Exit, pursued by an armadillo, dogs, cattle, etc.

Eventful couple of days. Started in Point South, SC with a long ride into headwinds ahead of me. I packed up my tent in the predawn hours when I heard a rustling in the woods. As it got closer, I shined a light and an armadillo emerged. It continued waddling steadily and confidently (it is armored, after all) towards me until I made a noise, at which point it took a wide track and scrambled by. (No picture: it was dark.)

I then set off and made it through a cool, humid South Carolina morning and arrived at the Georgia border after the sun rose. There was condensation on my lens so it may not be clear here, but the Georgia border sign was the first one I saw on this trip with bullet holes clear through it. Milestones!


The Georgia roads were smoother and less busy than the South Carolina route, so I enjoyed the rolling hillsides and giant dog and verdant farmland and giant barking dog and serene ranchers and giant barking dog on road next to me and gaining on me.

I believe this was my first time being chased on a bike by an angry dog unencumbered by fence or leash, and this canine was cartoonishly evil-looking: a mutt with coat speckled in black and white, a large head, and a curb weight of about 80 pounds by my fear-induced reckoning. (My snarkier readers are free to assume it was a teacup poodle.) Adrenaline set in and I picked up speed, but I was not sure I would have enough to outlast it. I fiddled for my pepper spray (which I carry for just this purpose: I do not want to cause lasting damage to dogs, even ones chasing me, so it will hopefully act enough to distract a dog until I can get away). I also answered its barks with my own, which was somewhat effective. After a few seconds of pursuit, it stopped. (As did a second, smaller dog further behind, but that one barely registered in comparison.) I continued pedaling furiously for a while until I settled back down a bit and put my pepper spray in an even more accessible location. (No picture: was being chased by a dog.) These incidents (I had a couple more today, including a couple junkyard dogs who were undeterred by the busy highway; the other was a large, well-groomed purebred in front of someone’s house who may have just wanted a romp but one of course never knows) are apparently a fact of bicycling life in the American south. I have not had to use the pepper spray itself yet: I had packed it out of an abundance of caution, but it now seems quite likely I will need to use the stuff at some point. Depending on the dog, I may first fire a warning shot from a water bottle, though.

The rest of yesterday had fierce headwinds and some hills but was a pleasant, uneventful ride. I arrived at the home of Jerry and Shirley, my Warmshowers hosts for the night. I do have a picture of them: we tried to include their magnificent touring tandem but it required its own separate framing:They have an absurd amount of touring experience matched only by their hospitality, which extended to both me and the bicycle! Shirley made a dinner anchored by fried chicken and grits and eggs for breakfast, while Jerry helped me troubleshoot some bicycle issues and even did some light maintenance. They also shared advice and stories (including about dogs, of course) from the road. It was wonderful to hear so much received wisdom firsthand: I have not met many tourers in my life, so I was grateful for every word.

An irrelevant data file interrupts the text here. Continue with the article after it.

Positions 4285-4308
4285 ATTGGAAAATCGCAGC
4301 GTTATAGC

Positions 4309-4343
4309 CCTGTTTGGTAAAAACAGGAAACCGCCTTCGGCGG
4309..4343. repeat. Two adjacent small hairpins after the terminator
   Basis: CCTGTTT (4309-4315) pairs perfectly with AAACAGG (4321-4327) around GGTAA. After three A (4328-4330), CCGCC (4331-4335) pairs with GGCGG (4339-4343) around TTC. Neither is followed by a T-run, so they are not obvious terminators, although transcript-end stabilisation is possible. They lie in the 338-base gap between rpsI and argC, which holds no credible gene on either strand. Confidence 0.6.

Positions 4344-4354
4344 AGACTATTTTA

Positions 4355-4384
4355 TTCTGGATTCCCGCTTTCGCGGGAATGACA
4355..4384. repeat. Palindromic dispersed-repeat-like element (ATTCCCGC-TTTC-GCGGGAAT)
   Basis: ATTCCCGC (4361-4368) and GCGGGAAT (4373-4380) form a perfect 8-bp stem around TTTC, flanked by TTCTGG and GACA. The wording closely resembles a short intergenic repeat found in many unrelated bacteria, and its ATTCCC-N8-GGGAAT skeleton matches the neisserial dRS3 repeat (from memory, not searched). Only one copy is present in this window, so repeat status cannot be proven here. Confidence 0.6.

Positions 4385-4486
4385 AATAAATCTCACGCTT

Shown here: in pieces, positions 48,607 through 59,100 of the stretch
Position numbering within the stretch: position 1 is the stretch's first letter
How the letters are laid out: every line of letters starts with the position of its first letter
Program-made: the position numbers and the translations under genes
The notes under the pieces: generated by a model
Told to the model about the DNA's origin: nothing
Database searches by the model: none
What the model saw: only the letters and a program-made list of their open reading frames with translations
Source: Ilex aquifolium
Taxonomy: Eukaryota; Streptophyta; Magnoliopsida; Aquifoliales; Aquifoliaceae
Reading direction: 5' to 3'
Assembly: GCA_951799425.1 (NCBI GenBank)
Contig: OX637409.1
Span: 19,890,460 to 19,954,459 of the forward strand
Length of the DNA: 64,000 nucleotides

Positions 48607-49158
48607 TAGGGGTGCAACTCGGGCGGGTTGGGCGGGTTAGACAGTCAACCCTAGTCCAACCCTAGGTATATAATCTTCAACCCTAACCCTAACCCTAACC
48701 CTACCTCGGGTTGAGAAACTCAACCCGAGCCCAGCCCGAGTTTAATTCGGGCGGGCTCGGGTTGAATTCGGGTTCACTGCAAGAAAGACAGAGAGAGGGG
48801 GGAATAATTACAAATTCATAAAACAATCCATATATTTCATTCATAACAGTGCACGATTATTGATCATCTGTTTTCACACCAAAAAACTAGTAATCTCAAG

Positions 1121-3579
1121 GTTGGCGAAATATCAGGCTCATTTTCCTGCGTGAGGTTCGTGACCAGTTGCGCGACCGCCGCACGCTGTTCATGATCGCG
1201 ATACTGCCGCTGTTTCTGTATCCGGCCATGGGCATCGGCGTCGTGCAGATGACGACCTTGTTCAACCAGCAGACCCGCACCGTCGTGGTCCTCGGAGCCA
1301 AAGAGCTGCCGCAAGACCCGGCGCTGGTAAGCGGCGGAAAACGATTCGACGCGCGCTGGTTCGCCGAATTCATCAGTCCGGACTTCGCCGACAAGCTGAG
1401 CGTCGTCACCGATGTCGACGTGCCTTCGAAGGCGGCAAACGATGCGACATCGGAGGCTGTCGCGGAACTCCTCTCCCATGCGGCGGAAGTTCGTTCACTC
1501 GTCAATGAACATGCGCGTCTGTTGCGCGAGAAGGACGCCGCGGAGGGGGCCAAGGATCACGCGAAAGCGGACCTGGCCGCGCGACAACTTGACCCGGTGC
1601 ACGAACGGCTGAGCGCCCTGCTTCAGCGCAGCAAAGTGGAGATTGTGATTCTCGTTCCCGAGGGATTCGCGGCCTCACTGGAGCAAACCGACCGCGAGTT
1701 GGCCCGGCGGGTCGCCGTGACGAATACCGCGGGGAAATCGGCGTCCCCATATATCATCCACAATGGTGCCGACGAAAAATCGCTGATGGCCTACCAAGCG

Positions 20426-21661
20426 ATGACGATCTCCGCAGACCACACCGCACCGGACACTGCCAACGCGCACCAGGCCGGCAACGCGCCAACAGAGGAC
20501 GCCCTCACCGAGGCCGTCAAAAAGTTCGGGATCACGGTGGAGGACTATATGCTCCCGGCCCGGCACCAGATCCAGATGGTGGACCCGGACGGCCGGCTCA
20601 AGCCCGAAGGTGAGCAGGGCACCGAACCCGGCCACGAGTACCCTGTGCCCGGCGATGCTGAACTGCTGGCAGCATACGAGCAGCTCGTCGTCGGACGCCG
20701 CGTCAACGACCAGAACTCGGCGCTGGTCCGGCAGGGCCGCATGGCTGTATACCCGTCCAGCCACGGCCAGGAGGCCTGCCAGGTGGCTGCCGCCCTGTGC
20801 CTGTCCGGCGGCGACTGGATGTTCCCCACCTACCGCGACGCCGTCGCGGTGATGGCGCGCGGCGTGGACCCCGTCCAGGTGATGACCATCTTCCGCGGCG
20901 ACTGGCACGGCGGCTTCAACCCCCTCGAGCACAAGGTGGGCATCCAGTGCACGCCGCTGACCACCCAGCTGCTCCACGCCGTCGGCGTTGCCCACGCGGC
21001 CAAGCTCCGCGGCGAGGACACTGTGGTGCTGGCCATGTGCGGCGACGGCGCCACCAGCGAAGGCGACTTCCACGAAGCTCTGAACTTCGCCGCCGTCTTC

This morning promised favorable winds so, while eating the aforementioned grits, I waited for the rain to stop before riding at a much faster pace than the past couple days. I passed a vineyard and some small towns.

The maps I am using have “matchlines” at the end of every fold to show you where it connects to the next installment and let you reset your trip odometer accordingly. One matchline today was at an intersection featuring cattle on both sides, who watched and mooed as I re-folded the map. Here are the cows that were to my right:Once situated, I started riding again. The cows and calves to my left started to follow: a cattle stampede!Zoom.

One final moment of silliness for this post: I came upon a sign that said the road was closed in a mile and that it was open only to local traffic. Naturally I passed it by. A mile went by and no closure. Many more miles went by, and you know what happened next: a “Bridge Out” sign and a crane looming in the center of the road. I pedaled closer. It did not look passable, but a heavy equipment vehicle was rolling down a parallel dirt road below. I followed that road until it was cut off by a murky creek that would have been no problem for the construction vehicle but was not going to work for me. Fortunately I saw some wood planks and pallets nearby and I started dragging one in place so I could walk the bike across. At this point a bemused (and probably amused) construction worker realized what was happening and shouted directions to get back up to the bridge and across the portion where they had already laid concrete. I had not been able to get their attention before and was glad for the easier way across. I shared some details of the trip, confirmed there was not more construction ahead, and went on my way. Here is the scene looking back, with the dirt road on the left.


After that, it was smooth sailing (well, those junkyard Rottweilers) to my stop for tonight. More on that to come. On toward Florida tomorrow!

One comment

  1. Pat Broom

    Sam,

    Thanks for the postcard. Lucy, Ethel, Ricky and I really enjoyed it. Sorry you had to deal with the temporary bridge. You definitely need to come back when the new bridge opens. Love following your journey. Pedal on!!

    Pat

    Liked by 1 person

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